Early Mobilisation in Paediatric Intensive Care: does routine patient screening reduce time to mobilisation?

Muir, C.1, Esterman, A. 2, Ganu, S. 1, Maki, K. 1, Keeley, S. 1, Ward, E. 2, Allen, K. 1 & Tsiros, M.2

1Women’s and Children’s Health Network, SA Health, 2 University of South Australia

 

Background: Early mobilisation (EM) has been demonstrated to improve outcomes in adults post Intensive Care Unit (ICU) admission; however, the culture of Paediatric Intensive Care Units (PICU) is frequently focused around immobility due to fears for patient safety. This study examines whether routine patient screening by medical staff with an “EM Screening Checklist” reduces time to mobilisation.

Methods: A historical control study was conducted in the PICU of an Australian tertiary, teaching, public hospital. Baseline data on time to mobilisation and patient characteristics was collected by case note audit for all patients admitted over a 5-month period in 2018 (n=36). Corresponding data were collected with the intervention group (n=36) over a 5-month time period in 2019 following the implementation of the “EM Screening Checklist”. Survival analysis was used to compare time to mobilisation for each group.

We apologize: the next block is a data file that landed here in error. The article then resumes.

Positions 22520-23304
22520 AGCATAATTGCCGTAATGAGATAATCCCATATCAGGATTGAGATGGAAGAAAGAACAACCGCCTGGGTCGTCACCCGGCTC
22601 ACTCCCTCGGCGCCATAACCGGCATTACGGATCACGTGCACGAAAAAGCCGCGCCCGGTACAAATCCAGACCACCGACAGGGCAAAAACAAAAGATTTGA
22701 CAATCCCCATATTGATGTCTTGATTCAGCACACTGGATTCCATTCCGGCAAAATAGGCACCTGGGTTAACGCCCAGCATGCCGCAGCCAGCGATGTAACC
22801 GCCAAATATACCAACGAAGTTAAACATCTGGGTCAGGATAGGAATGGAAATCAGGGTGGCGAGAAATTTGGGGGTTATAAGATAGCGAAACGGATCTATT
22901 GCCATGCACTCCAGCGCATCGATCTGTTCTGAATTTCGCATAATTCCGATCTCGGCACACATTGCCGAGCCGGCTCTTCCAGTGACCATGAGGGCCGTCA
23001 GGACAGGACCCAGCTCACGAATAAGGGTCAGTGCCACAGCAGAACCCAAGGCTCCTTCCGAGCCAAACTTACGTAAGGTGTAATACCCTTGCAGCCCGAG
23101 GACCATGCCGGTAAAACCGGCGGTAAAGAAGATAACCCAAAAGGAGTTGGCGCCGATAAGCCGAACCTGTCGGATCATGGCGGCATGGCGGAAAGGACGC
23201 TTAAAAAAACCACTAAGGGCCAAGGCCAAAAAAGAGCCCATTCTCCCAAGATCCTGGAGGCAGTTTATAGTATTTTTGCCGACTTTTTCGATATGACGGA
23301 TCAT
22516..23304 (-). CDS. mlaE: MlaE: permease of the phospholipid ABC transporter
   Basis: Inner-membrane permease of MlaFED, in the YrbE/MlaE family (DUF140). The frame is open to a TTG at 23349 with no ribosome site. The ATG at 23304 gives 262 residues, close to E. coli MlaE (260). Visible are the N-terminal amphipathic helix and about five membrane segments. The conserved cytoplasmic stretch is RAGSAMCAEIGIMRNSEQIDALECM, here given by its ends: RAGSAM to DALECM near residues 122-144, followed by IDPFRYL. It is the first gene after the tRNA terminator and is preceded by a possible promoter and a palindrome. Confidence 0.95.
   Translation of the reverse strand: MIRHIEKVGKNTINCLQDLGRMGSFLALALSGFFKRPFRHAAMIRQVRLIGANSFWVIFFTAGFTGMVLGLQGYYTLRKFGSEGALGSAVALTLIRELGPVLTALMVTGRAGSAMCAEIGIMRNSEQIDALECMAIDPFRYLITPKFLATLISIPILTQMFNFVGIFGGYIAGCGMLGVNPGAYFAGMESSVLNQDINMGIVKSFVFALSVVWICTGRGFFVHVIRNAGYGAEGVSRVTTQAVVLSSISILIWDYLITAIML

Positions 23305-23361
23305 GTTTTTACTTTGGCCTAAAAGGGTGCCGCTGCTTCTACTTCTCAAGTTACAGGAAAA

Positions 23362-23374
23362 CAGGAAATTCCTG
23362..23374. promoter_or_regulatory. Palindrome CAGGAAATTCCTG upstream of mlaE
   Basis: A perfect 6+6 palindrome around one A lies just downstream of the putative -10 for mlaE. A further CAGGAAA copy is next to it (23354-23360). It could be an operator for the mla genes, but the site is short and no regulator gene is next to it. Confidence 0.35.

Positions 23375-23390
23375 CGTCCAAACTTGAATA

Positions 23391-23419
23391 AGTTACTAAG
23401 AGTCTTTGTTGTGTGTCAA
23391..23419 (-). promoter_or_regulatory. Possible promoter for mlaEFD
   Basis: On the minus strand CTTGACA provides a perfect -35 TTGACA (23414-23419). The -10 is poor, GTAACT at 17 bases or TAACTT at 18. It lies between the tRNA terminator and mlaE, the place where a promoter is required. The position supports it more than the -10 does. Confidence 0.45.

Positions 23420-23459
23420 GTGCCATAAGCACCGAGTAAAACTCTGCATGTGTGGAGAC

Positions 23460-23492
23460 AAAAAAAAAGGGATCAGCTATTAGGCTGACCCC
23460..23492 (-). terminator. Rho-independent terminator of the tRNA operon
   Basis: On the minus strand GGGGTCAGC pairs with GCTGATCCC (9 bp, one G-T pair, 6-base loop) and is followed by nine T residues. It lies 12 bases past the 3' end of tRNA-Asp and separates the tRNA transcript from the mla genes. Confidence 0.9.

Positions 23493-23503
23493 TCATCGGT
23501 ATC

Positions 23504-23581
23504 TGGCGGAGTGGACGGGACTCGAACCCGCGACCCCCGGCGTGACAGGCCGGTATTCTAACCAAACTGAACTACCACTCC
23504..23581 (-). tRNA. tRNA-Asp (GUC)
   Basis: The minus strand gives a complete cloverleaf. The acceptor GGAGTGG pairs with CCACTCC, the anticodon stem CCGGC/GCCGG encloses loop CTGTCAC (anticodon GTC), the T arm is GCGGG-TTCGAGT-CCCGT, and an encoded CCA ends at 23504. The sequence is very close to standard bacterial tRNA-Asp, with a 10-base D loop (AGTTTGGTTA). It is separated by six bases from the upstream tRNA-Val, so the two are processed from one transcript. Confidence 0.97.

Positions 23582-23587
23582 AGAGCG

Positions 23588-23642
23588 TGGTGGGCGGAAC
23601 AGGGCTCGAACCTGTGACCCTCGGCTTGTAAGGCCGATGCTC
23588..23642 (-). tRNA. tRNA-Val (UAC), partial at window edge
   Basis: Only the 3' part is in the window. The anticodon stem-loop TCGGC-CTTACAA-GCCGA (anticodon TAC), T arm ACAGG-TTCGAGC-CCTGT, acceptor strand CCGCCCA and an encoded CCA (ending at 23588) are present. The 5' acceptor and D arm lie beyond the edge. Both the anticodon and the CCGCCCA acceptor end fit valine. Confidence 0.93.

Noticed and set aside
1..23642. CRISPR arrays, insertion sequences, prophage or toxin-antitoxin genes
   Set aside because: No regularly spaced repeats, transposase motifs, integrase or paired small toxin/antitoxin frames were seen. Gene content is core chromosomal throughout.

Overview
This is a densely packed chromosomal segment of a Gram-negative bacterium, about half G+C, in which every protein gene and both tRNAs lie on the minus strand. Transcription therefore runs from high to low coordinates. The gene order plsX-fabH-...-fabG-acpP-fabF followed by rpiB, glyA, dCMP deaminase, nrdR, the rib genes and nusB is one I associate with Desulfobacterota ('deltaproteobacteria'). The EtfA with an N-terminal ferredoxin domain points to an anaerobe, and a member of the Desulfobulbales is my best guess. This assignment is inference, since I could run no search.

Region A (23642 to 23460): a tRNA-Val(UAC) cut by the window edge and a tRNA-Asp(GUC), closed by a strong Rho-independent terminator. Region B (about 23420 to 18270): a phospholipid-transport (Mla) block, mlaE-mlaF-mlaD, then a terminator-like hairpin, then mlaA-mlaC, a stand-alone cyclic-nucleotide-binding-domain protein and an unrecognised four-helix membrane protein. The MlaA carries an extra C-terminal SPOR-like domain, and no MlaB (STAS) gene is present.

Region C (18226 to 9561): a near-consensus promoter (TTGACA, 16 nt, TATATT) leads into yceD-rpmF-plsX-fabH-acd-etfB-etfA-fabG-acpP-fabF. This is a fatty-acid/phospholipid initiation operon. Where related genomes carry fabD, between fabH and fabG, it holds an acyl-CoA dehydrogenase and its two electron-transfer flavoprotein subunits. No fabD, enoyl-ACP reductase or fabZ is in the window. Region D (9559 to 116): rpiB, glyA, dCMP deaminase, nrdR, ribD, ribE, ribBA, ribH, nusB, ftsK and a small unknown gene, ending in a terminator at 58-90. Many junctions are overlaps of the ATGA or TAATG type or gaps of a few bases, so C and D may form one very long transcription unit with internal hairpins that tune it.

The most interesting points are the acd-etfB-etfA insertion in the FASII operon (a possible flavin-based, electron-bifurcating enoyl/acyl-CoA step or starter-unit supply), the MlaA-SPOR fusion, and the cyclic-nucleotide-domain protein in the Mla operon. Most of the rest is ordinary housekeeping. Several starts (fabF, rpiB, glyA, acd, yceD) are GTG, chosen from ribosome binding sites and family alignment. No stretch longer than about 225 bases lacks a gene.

Results: Cox regression demonstrated the intervention group were 1.3 times more likely to receive mobilisation (p=0.332). Subjects with a past medical history of motor impairment had a hazard ratio of 0.62, and thus were 38% less likely to be mobilised (p=0.113). Subjects who received mechanical ventilation were 44% less likely to be mobilised (p=0.033). There were no adverse events.

Conclusions: Whilst analysis demonstrated reduction in time to mobilisation this was not statistically significant. This may be due to the small sample size, or the number of lower acuity subjects diluting the sample. The identification of groups less likely to receive mobilisation interventions will help to inform future direction of clinical services. The absence of any adverse events suggests that EM in PICU is safe.


Catherine Muir

Catherine is Senior Physiotherapist, Paediatric Intensive Care Unit for the Women’s and Children’s Health Network. She has a special interest in early mobilisation and developmental care in Paediatric Intensive Care. In 2018, Catherine presented at Australia New Zealand Intensive Care Society ASM on Barriers to Early Mobilisation in Paediatric Intensive Care. Catherine was a recipient of a 2019 UniSA/SA Health Research Collaboration Grant for the project Early Mobilisation in Paediatric Intensive Care: A Safety and Quality Intervention.

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